Issues & Advocacy

Issue: Increase the National Guard

Our nation can reduce defense spending and maintain the necessary force structure and experience to meet future challenges by growing the National Guard as a percentage of the Total Force.

Issue Overview
Today’s National Guard is a modern, accessible military force that trains and performs to the same standards as their Active Duty counterparts at a fraction of the cost. In this cost-conscious budgetary environment, the answer to an affordable defense force lies not in cutting the reserve, but in a return to a well trained and equipped, community-based force. 

What’s At Stake?

Major persistent conflicts over the last two decades have required near-continuous use of both Active and Reserve Component forces in order to meet security needs. During these sustained engagements, the National Guard has evolved from a strategic reserve to a battle-proven, operationally proficient force. However, as overseas contingency operations draw down, the United States must rebalance its national security needs in ways that are more cost-effective without compromising capabilities.

Demand for U.S. military forces in the future will remain high
An uncertain future is a proven historical constant, and impending budget cuts will challenge the Department of Defense’s ability to meet future threats. While demand for U.S. military forces is not likely to remain as high as it has been while conducting two major campaigns, the military needs to be prepared to respond to all conceivable threats to national security. The National Guard is poised to provide unique capabilities to meet every mission – whether it’s to fight in times of war, participate in exercises with allied forces, serve as the first line of defense for threats to the homeland or respond to a disaster. They provide our nation with a modern, balanced and ready force that can be consistently employed on a continuous basis.

A large standing military is unsustainable
In its current form, the force has become unaffordable. Personnel costs consume more than half of the DoD budget. For the first time in nearly 50 years, the manpower issue is every bit as important as procurement and operating costs.The large, permanent standing military is a relatively new construct, and most people might assume that there is little alternative. Historically, this is not the case. One simply needs to look back in history to a nation that relied on citizen-soldiers and airmen to protect and defend our country for several hundred years.

Cutting defense spending without compromising national security
Budgeting continues to be dominated by across-the-board cuts to the branches of the armed forces, rather than by more cost-effective strategies. Instead of reducing the size of the military to meet budgetary necessities, the force should be reshaped with the goal in mind of maintaining as much of the capability and professionalism that exists in today’s forces as possible. 

The most recent report of the Reserve Forces Policy Board (RFPB) concluded that a National Guard member costs about 1/3 of his Active Duty counterpart. This would translate into nearly $2.6 billion in savings for every 10,000 positions shifted from full-time to part-time. While the RFPB did not suggest changes to the Active or Reserve Component end strength, the implications of the report are obvious. The cost savings attributed to the community-based, part-time nature of the National Guard include fewer pay days per year and significantly lower costs for training, infrastructure and entitlements. Additionally, National Guardsmen serve longer and retire later than their active duty counterparts, maintaining expertise and increasing the value of their training.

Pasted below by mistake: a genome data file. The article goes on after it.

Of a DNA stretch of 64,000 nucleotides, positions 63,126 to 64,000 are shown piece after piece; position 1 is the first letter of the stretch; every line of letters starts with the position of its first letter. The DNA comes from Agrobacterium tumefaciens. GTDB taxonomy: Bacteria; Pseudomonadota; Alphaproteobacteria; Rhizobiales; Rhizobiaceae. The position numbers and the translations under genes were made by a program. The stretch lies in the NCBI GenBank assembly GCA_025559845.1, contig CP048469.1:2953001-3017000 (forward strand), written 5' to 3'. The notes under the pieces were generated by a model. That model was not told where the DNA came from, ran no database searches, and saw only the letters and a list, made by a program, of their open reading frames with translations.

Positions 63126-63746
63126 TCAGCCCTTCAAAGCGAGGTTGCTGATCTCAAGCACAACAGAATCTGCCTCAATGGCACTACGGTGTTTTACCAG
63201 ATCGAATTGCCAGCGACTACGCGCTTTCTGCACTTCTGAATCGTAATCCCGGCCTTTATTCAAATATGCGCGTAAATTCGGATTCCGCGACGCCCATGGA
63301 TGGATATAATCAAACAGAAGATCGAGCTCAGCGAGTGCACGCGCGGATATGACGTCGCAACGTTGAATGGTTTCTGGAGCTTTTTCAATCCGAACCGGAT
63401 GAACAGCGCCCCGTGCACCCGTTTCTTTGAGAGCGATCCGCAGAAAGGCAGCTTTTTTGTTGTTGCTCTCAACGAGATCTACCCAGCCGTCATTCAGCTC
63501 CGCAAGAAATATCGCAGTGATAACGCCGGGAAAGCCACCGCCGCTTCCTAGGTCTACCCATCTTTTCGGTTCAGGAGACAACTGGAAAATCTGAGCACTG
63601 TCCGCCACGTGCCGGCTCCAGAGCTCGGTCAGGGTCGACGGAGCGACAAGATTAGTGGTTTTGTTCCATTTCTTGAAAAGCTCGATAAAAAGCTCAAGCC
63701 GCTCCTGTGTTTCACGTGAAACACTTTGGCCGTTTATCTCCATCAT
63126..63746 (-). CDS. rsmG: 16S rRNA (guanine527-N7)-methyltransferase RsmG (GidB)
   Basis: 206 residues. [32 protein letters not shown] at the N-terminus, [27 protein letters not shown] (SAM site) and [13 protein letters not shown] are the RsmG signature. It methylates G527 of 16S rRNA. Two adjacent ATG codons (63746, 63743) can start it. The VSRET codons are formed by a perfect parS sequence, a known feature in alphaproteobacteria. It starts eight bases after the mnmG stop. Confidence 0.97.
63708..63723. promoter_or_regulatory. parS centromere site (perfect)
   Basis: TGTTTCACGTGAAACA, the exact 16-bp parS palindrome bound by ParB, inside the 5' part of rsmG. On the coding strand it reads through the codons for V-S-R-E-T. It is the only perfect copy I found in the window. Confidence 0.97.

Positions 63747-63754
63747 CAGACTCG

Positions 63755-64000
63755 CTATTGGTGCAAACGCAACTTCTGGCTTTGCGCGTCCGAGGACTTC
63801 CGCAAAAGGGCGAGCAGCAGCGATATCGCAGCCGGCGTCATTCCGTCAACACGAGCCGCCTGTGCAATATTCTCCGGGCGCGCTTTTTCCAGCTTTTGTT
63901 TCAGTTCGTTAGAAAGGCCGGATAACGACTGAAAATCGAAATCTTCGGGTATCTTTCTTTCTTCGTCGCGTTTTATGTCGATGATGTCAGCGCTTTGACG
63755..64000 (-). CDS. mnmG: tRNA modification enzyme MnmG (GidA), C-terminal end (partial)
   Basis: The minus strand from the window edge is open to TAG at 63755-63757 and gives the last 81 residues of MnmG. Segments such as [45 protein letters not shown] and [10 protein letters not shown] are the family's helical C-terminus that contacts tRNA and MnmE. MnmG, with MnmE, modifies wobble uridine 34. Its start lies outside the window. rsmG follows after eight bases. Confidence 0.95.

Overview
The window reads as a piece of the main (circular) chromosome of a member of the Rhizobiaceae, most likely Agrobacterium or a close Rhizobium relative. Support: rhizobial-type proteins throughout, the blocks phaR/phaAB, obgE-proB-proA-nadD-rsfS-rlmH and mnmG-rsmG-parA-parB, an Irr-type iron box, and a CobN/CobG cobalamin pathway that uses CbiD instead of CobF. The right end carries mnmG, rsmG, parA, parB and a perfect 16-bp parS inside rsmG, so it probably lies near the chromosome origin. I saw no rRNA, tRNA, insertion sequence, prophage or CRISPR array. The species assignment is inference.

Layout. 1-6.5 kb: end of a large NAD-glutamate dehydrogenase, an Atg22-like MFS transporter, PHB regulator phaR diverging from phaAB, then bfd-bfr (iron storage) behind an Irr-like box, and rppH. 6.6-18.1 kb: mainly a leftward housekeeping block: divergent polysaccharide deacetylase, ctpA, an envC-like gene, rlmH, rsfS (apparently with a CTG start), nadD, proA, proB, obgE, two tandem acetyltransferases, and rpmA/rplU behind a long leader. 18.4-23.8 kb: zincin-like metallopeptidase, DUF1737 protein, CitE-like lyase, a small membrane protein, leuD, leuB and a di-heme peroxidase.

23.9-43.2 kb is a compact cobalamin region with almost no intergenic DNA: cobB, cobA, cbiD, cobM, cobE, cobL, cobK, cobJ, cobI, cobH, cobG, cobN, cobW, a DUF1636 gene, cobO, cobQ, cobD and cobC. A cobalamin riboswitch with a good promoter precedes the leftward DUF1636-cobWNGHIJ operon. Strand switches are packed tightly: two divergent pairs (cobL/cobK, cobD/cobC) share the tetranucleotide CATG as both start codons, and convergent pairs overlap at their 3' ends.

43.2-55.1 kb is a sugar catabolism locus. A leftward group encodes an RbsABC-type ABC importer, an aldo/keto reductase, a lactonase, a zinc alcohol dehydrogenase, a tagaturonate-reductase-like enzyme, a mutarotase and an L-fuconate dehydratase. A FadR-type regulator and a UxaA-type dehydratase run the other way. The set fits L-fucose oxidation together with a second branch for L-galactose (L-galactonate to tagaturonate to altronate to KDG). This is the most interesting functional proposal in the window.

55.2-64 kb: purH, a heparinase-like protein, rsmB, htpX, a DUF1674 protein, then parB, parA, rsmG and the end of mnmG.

The solution for a cost-effective, modern defense is increasing the size of the National Guard
The notion that we must now choose between capacity and quality to meet future challenges is misguided. The Department of Defense can reduce its budget and continue to provide a modern, balanced and ready defense by transferring missions and manpower into the National Guard. The numbers speak for themselves:

  • The Army National Guard provides 32% of the Army’s total personnel and 40% of its operating force, while only consuming 11% of the Army budget.
  • The Air National Guard provides 19% of the Air Force’s total personnel and 30-40% of its overall fighter, tanker and airlift capacity, at 6% of the Air Force budget.​
  • The National Guard remains the most cost-effective model within the Total Force, and the tried-and-true American tradition of citizen-soldiers allows the DoD to do more with less. By maintaining a larger portion of the force in the National Guard, the DoD gains a larger, less expensive force that provides the best value for our nation.

NGAUS supports:

  • Rebalancing the AC/RC force mix by increasing the National Guard as a percentage of the total force, including the force structure and end strength of the Army and Air National Guard.
  • Shifting Active Component missions and manpower into the National Guard to save money, maintain capabilities and improve efficiencies and capture the national investment in our Active Duty as they draw down their force structure and end strength.
  • Channeling funds saved by increasing the end strength of the Guard into reprogramming for recapitalization and requirements for the entire Total Force.

Take Action

Please Write to Congress today and urge them to evaluate the cost-effective experience and capabilities found in the National Guard and rebalance the AC/RC force mix by increasing the National Guard as a percentage of the total force, including force structure and end strength. This is the quickest and most effective method of expressing your views to Congress. Also, contact your friends and family and urge them to use Write to Congress as well.